For most women, their water breaking is a joyous moment. For most women, that gush of fluid signals the beginning of the end. For most women, that moment comes after months of “time served” during pregnancy. But for some women, it doesn’t. For some women, their water breaks too early. For some women, their water breaking is the start of a horrifying new existence filled with doctors, scary statistics, and heartbreak. I am one of those women.
In October of 2014, I discovered that I was expecting another baby with my wonderful husband. We have a blended family that consists of my husband, myself, my daughter, his son, and our daughter. I was hoping that this baby would “even things out” and give me the boy that I had wished for since I was old enough to think about having babies. I love my girls, of course, but I wanted to experience raising a boy, too. Between October and February, my pregnancy progressed normally, with the exception of some slight bleeding right at the beginning of my pregnancy.
On February 7, 2015 I was going about my normal life. My husband and I had yet to find out the gender of this baby, but we were extremely excited about the prospect. I was 19 weeks and 2 days, so the time to find out was coming up quickly. My husband is a full time college student, and I was helping him with his homework on the couch when I felt a little trickle. I thought that maybe I had to use the bathroom. When I stood up, fluid gushed down my legs. My heart froze in my chest. No, I thought, it’s too early. It couldn’t be. Of course, I chose to err on the side of safety, and I told my husband that we had to go to the hospital. Once we got to the hospital, a test was done that verified that my water had indeed broken. I was transported to a bigger hospital that was about an hour away.
Once I got to the hospital, a team of doctors checked me, did an ultrasound, confirmed that my water had broken, and then broke my heart, all in a matter of about thirty minutes. “My advice to you, Mrs. Cowley, is that you go ahead and deliver this fetus. The fetus will not survive, but even if you, by some miracle, did manage to carry this fetus long enough for it to survive outside of the womb, it would have lifelong disabilities. And the fetus probably won’t survive anyway. The chances are extremely slim.”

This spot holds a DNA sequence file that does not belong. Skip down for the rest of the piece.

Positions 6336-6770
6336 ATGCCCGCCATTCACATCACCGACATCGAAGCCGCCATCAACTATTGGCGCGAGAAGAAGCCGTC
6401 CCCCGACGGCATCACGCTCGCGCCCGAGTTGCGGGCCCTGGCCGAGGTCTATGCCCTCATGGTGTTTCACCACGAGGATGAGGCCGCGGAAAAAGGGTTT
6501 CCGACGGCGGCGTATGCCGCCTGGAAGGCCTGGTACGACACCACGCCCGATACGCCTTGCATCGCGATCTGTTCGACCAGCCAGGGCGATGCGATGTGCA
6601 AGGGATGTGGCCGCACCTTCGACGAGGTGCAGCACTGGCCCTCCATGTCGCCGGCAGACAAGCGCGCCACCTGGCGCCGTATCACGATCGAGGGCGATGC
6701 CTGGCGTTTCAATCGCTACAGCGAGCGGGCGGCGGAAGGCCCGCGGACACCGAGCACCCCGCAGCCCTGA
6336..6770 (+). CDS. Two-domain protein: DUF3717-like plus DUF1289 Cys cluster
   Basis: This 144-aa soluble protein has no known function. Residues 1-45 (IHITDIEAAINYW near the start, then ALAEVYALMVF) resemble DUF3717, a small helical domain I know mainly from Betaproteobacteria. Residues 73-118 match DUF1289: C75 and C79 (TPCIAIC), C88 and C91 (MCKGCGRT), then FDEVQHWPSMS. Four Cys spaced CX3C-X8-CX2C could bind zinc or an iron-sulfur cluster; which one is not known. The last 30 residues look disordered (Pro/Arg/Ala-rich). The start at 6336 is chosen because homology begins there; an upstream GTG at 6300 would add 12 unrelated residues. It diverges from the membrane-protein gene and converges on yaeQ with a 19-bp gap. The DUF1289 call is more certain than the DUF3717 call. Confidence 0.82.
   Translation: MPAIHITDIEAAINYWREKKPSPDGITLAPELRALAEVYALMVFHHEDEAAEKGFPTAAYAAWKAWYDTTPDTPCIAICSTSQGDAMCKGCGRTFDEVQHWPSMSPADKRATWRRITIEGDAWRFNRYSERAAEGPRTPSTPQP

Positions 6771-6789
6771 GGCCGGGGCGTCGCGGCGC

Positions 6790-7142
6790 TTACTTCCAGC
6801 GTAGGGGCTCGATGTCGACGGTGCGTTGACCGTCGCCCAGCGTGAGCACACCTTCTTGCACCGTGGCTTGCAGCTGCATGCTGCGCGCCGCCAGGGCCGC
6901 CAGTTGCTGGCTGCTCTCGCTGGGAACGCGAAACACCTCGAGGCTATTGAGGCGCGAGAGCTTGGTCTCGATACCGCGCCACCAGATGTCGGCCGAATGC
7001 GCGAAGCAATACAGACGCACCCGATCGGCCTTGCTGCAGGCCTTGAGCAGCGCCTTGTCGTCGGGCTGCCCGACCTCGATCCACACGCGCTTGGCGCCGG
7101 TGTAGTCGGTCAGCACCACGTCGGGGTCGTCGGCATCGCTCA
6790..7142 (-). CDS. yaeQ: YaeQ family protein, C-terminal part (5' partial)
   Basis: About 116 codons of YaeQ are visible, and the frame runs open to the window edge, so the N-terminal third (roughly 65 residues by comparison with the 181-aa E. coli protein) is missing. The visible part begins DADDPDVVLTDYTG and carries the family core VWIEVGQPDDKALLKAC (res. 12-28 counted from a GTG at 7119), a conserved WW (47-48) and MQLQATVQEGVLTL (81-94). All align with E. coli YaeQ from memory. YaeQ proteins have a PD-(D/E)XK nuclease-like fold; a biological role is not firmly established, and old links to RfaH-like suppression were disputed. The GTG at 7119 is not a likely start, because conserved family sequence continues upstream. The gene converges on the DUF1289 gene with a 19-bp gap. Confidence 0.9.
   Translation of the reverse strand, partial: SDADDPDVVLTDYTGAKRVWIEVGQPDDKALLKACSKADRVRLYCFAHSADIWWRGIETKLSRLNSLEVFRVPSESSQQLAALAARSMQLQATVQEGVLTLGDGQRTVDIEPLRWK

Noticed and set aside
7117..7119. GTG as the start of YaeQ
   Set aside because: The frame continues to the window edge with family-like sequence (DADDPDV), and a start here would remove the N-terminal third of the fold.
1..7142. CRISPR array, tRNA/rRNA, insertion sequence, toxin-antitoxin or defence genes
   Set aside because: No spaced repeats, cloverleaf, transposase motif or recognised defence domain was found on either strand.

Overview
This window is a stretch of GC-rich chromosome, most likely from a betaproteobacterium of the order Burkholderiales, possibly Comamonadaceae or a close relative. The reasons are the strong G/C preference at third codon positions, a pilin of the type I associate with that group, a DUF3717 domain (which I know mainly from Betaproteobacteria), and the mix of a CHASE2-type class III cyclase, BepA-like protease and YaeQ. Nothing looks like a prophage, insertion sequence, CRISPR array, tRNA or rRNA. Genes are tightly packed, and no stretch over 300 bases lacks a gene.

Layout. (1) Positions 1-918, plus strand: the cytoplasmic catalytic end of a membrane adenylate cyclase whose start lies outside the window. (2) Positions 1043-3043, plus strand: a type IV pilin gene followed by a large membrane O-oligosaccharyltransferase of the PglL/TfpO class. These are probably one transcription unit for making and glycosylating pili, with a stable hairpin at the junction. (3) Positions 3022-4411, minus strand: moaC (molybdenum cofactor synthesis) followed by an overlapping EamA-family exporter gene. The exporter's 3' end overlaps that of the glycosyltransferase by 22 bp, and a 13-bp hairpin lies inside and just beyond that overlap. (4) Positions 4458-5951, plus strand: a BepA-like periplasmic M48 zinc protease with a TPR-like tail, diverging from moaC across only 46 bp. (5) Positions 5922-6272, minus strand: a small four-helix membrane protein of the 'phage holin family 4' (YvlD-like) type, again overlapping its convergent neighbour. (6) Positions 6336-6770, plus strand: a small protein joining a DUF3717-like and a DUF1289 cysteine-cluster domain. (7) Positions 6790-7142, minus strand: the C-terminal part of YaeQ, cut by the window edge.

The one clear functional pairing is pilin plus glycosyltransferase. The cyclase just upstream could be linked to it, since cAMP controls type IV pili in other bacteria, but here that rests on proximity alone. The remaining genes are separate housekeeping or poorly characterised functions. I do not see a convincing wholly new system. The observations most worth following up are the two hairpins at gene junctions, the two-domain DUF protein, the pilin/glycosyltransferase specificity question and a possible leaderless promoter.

My husband and I looked at each other in shock. I reached for his hand and barely choked out, “That is NOT an option. We are not going to allow anyone to kill our baby! If this baby dies without intervention, then that is what happens. But I can’t kill my baby!” I looked over at my husband and said, “I’m sorry. I don’t know how you feel about this. But I just can’t do that.”
Over the course of the next month, every single day was another milestone. Every moment was precious. Because there was no amniotic fluid left, no matter how many ultrasounds were done, we didn’t discover the gender of our baby. Although I desperately wanted to know so that I could begin referring to my baby by his or her name, the gender had ceased to matter to me. I just wanted my baby to LIVE.
On March 3, 2015, twenty four days after my water broke, my son was born too early. My son was ten inches long and weighed only fourteen ounces. He only survived for a couple of minutes after birth before he passed away. My heart broke into a million pieces, and I never thought that I could survive the absolute heart wrenching pain that I was feeling. Yes, I had other children to look after, and yes I could try again (as many heartless people pointed out to me), but those children could never replace the one that I had lost. My son was dead. The son that I had dreamt of having for years. It felt like a cruel joke. I had prayed for a son, and that prayer had been granted. And then the answer to my prayers had been snatched from my hands. I had to say goodbye to my son before I ever got the chance to say hello.
But I would do it all over again. Every single moment. Every single tear. Every single second of mind numbing, soul crushing agony. Because no matter how short my son’s life was, his life mattered to me. He existed. If I had the choice to go back and not have gotten pregnant with him, to not have gone through that pain, I wouldn’t choose it. My son was precious to me for the time that I had him. And losing my son has made me appreciate my other children even more. I understand that life is not guaranteed, even to the young and wonderful. I understand that every single moment is a moment that will never come back, so I have to enjoy it while I can. I am fully aware of the realities of the death of a child because I lived it. And I will never take my children for granted again. I keep my promises to them, I stay up later just to rock them to sleep, I hold them a little tighter, and love them a little harder. That is what the death of my son has taught me. And I hope that this story gives you pause tonight when you’re at your wit’s end, and you just can’t take it for even another second longer. Drop what you’re doing and give your babies a kiss. They could be gone tomorrow, and you’ll never have this chance again.